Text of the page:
Well, I am crying.  Repeatedly and unexpectedly, I find myself slipping into moments of mouth-wide-open, snot-running-down-my-face convulsive sobbing.  I am tearing up right now as I think about this man - who we know as Mr. Pudgy - and the fact that he is dying from terminal cancer.  And my heart breaks wide open thinking about him shouting out to Cowgirl How's it going Chicken Leg! because when she was 3 that was what she told him she wanted to be called.  

Yes, life is messy and so it shouldn't come as a surprise that more often than not, I feel myself to be a mess.  

It is painful because it is it so joy-full. It is challenging because anything worthwhile requires all of me - mind, body, heart and soul - to be in the game.  I choose to show up because I cannot imagine accepting anything less even though I know I am going to endure some pretty intense moments. 

I guess if a pizzaman named Pudgy can crack open my heart, making tangible the fragility and immensity of love and connection, and an impatient zen practioner reassure me we all are works in progress (she returned to the store to apologize), then I too can step into the space of teacher. 

Look around, teachers abound.  

a juvenile cardinal who shows me a glimpse of myself ... awkward but with red plumage beginning to peek through ...


  1. What a wonderful shot of the juvie cardinal - we see them here as adults but I have never seen one at this stage. Thank you for that. I would love to be in your class but already feel so stretched between Soulodge and The River I knew I couldn't be present - maybe next go around....

    As for Mr. Pudgy and living in surprise moments, yes, let yourself weep and there is another example of living from the heart, as you do and as you are teaching your daughter to do. It is all good, all nourishing and all encompassing. Love you, Lis. xo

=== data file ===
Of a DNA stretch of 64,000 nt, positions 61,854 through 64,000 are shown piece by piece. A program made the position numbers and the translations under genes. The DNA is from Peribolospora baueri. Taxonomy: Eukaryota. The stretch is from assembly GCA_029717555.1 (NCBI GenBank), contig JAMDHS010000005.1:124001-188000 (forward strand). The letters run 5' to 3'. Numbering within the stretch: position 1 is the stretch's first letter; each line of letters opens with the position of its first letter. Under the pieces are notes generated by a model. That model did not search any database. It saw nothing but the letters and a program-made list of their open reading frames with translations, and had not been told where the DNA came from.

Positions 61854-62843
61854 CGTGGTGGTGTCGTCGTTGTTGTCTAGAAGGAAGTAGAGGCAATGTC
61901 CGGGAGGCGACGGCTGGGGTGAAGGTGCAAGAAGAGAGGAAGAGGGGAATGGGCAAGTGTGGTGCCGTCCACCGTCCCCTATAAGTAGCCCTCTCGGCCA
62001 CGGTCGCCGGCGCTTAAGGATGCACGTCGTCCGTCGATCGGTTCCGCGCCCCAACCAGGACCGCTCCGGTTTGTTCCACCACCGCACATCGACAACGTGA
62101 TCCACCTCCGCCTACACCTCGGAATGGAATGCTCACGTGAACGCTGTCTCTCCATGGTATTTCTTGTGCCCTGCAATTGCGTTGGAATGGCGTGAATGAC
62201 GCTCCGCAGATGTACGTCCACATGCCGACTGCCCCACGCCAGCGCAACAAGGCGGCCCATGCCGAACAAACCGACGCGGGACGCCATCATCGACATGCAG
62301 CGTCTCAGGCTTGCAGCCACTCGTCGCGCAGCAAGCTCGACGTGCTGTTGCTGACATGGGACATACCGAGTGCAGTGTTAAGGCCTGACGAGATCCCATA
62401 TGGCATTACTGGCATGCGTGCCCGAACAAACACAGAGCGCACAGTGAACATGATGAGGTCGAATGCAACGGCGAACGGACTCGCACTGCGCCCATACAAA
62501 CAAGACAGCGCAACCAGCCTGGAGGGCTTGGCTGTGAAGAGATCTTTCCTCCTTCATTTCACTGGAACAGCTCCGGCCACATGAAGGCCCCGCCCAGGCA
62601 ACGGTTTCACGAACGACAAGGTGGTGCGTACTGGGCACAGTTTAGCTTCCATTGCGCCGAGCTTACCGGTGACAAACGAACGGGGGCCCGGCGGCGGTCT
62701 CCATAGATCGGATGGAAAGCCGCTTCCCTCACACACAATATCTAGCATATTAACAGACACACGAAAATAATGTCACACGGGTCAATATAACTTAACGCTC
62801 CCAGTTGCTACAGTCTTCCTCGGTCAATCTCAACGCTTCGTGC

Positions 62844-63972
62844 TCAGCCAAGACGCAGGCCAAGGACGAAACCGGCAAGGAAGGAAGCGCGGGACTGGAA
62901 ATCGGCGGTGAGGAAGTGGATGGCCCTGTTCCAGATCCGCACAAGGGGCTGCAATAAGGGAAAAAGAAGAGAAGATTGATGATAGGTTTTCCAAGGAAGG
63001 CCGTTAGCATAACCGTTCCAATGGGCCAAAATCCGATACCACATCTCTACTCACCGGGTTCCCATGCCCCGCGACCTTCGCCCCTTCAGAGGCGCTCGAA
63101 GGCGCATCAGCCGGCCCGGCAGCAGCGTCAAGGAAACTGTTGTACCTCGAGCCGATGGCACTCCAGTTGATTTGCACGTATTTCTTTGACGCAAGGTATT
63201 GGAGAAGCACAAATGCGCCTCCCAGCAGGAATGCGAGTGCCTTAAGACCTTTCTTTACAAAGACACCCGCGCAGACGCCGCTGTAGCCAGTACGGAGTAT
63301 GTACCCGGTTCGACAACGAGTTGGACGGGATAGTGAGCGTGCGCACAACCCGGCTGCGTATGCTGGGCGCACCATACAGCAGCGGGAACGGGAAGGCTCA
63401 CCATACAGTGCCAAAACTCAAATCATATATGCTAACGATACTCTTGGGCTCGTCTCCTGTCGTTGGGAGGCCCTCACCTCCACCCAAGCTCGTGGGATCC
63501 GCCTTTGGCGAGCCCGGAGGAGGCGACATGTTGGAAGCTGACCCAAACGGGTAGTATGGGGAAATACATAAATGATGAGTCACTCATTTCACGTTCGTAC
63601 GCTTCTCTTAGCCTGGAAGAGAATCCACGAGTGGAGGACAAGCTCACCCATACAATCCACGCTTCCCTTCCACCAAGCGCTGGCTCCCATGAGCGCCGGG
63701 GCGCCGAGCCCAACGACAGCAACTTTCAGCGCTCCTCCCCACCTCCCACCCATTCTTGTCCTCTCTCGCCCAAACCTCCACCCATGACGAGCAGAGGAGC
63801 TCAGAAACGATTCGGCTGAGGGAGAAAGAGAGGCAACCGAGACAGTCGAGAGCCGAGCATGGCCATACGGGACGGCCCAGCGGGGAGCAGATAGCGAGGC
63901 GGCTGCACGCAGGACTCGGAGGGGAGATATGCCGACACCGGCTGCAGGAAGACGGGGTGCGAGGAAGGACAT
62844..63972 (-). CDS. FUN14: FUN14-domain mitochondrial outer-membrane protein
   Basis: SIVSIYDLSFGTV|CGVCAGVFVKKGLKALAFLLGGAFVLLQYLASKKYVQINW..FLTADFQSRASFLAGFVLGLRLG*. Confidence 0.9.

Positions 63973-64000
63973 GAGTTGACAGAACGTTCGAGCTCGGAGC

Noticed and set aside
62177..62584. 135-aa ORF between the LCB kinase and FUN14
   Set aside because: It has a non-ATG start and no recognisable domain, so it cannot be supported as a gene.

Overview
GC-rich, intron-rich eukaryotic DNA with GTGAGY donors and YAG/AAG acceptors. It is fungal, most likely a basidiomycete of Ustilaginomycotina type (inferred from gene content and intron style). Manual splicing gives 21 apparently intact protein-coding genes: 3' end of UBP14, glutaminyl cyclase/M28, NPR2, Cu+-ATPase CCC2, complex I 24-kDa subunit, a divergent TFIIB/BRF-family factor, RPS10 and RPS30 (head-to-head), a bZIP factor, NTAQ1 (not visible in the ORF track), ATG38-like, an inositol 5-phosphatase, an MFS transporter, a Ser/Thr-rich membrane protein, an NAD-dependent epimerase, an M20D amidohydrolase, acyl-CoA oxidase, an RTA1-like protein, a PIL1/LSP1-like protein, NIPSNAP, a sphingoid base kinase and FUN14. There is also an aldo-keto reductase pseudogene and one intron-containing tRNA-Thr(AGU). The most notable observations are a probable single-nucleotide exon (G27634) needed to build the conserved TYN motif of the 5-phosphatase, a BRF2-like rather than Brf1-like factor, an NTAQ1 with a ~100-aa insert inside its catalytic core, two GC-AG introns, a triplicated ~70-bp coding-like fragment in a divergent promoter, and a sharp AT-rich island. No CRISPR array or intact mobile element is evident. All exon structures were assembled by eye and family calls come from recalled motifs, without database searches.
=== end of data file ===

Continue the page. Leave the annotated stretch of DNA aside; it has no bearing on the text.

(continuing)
2. The deeper we go, the messier we become... yes, so true. And, if we are willing to explore these dark places - the real transmutation is allowed to occur. Turning poison into nectar. Catching ourselves when we engage in spiritual bypassing - when our dogma runs over our dharma as it were. I'm glad to know the impatient zen practitioner came back to apologize. Being able to say I'm sorry after going ape-shit is no easy business. And yes, joyful/painful, together. My favorite quote right now: "Our greatest joys and sorrows ripen on the same vine..." ~ Kay Redfield Jamison

    also - I think having a handle on things is similar to the idea that balance means the scales are equal, in balance... when you and I both know it is the shifting and rearranging that is true balance. I'm happy to be shuffling along in the dark with seekers like yourself by my side - it feels so damn good when we stumble into the light. xx

  3. Oh Lisa, I love you! Every word here grabs my heart (and I'm tearing up - often lately, and specifically right now reading this) and I thank you for being so open, so vulnerable, so real and DEEP!

    I want this tattooed on my arms "...the deeper we go, the messier we become. Or rather, we become more willing to own and explore the messy, ugly and inconvenient parts of ourselves." Hmmm, maybe I should just memorize it since I'm not up for needle pain AND besides I might need three arms for all that.

    This also would make a great tattoo: "Practice doesn't erase the discomfort..." I used to believe that practicing properly (i.e. right) *would* mean no discomfort (what a goofy thought!). Thank you for all of this - and ohmyword, for the great class and the way that you are showing up in it as co-explorer, not the-expert-please-bow-now. xox

  4. okay, i'm absolutely gutted re: the pizzaman. that sort of thing just rips my heart out...then kicks me heartily in the arse and prods me to show up, to show up *better* - which is to say, more openly, more willingly, more vulnerably...and forget, as Karen says, about doing it "right"...


    i've never seen a young cardinal...that's so amazing!

    you are my (s) co-adventurer...the wind beneath my wings...

    love! xo

  5. oh my...i feel a little choked up after reading all of this.
    especially the bit about things being painful because it is all so joy-full. i feel this, know this...

    you are leading a magical circle, i just know it.